Over the last few weeks I have delved into the different types of projects and templates that SureStep provides with consideration as to how and when you would decide to use each one. This week I am going to elaborate on how you can combine approaches to deliver a quality solution to you customer.
A while ago I was reflecting on a project we were developing where the agreed approach had been to undertake it in two phases. In the first phase it was appropriate for me to use the Upgrade Project type, however, this would not have been appropriate for the second phase where I chose to adopt a bit of a hybrid approach using elements of the standard project type and agile project type – unconventional, probably! It is what suited the project and the client; given that we went into weekly sprints I needed to draw on the agile methodology as required. Anyway, not to get off topic, the point I am trying to make is that we don’t have to be sticklers for one way of rolling out a solution, we must always think of what is the best fit for the project and our customers.
Why consider a phased roll out?
Does your client have multiple sites that may all have slightly different needs but a core set of functionality?
Is your client unsure of their overall roadmap?
Does the customer want to implement one change (multiple subprojects) at a time to minimise the level of change to which the users have to adjust?
Averse to BIG BANG approach?
How does it look in reality?
Let’s say we have a client who wants to implement CRM across their organisation in order to standardise some company-wide practices (sales process, inventory management, and contractor management) and have a central database. They also have sites in various locations where some have very specific business functions and will require some site specific functionality. So how do we go about this….• Phased Rollout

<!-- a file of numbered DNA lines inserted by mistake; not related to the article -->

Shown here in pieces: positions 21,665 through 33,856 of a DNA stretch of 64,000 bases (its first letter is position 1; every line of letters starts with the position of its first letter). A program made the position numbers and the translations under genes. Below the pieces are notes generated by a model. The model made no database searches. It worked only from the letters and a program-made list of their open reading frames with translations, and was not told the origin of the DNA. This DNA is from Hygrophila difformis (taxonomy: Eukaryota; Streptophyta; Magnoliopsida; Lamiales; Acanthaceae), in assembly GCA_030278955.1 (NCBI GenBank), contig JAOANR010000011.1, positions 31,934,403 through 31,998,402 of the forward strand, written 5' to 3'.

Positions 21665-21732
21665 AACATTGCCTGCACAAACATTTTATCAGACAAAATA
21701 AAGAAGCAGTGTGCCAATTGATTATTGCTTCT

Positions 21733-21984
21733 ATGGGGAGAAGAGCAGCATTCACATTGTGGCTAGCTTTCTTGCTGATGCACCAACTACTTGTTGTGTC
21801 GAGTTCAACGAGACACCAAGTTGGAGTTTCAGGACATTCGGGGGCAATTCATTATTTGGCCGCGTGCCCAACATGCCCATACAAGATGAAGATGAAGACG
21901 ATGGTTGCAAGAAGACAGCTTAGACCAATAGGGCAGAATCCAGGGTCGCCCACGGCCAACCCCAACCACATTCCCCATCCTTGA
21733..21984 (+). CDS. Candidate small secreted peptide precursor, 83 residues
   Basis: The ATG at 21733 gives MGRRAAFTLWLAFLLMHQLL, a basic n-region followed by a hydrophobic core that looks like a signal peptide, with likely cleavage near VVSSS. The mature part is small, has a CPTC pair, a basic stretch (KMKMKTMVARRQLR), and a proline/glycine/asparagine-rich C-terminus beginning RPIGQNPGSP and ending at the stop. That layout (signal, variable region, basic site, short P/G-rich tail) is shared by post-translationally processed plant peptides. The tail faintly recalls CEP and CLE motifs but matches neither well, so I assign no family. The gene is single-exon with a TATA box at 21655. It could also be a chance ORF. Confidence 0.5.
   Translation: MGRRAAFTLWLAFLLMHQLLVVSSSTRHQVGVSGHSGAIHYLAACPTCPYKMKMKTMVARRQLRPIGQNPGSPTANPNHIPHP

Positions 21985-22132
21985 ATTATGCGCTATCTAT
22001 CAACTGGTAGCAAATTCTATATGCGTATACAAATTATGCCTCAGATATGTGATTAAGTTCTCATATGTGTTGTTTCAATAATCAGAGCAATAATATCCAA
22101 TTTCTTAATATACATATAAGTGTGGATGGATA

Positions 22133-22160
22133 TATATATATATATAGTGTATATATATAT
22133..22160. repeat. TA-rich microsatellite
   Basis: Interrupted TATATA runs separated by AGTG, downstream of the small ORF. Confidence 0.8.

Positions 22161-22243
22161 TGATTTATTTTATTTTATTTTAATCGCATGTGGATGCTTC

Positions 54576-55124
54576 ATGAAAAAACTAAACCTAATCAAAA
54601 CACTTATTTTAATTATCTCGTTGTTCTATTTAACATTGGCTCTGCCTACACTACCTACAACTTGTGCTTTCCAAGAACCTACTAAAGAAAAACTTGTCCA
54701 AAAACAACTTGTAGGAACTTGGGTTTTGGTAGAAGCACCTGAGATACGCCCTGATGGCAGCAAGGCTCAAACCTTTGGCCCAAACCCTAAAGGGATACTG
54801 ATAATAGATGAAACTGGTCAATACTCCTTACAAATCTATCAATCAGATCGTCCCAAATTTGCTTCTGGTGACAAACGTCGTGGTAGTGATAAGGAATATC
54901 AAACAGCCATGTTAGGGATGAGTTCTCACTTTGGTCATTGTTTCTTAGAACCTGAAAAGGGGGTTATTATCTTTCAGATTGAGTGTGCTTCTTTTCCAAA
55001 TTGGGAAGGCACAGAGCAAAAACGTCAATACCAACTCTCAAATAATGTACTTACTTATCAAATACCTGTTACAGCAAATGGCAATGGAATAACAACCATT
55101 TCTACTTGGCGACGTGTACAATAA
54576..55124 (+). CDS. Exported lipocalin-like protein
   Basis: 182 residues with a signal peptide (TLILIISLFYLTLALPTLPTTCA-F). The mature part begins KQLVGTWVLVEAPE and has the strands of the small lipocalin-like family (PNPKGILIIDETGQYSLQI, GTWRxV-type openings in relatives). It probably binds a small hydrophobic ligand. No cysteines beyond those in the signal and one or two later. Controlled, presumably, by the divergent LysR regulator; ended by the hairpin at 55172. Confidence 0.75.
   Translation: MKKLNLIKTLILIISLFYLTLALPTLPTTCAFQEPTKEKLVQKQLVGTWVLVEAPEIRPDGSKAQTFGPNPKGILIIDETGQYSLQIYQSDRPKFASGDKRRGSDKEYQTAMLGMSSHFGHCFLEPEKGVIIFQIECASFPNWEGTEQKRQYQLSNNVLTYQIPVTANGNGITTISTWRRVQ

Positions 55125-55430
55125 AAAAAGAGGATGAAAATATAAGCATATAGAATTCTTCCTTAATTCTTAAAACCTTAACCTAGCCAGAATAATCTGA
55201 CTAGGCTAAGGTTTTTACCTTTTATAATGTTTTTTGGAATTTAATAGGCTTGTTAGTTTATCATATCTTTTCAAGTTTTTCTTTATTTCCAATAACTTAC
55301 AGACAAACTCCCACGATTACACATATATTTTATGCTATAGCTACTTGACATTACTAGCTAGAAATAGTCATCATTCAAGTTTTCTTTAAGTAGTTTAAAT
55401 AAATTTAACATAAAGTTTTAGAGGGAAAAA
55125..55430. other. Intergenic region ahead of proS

Release One = Sales Operations using the rapid project type
Release Two = Inventory Management this time we might choose to use the agile project type
Release Three = Contractor Management and this subproject requires the standard approach due to amount of custom work required
All of these releases go through all the stages – Analysis, Design, Development, Deployment and Operations and are complete projects in themselves.• Multisite Rollout: CORE-SITE BUILD
Release One = CORE BUILD, in this stage we will be developing all three elements as these are the core operations across all sites and will be released across all sites. This is likely to require the use of the Enterprise Project Type which provides the tools to adequately plan a CORE-SITE build.
The Core Build must be developed in tandem with the requirements for the site specific functionality to ensure that each site receives a working system that meets their overall business needs.
Release One (b) = SITE BUILD, you can use whatever project type suits chosen based on the complexity of the solution.
It must be noted that within a multisite rollout that uses the CORE-SITE approach the core cannot be delivered as a standalone solution due to the relationships with the site specific solution. In essence you could be building a core PLUS multiple site specific solutions all in conjunction.• Multisite Rollout: Site Build Rollout
This option is good when a customer has a number of businesses under its umbrella but they all have unique portfolios and therefore it may be more appropriate to consider these businesses individually as independent projects. So we find that we return to what looks like a phased approach and the methodology chosen is relative the scope of work for each project; the releases and project approaches could be carried out in tandem if necessary.
Release One = Site One
Release Two = Site Two
Release Three = Site Three
Hopefully it has become clear over the past weeks how much versatility is available to enable you to choose an appropriate project pathway for your customer’s solutions to ensure you confidently deliver on all your promises – a quality, working solution….ON TIME, ON SCOPE, ON THE MONEY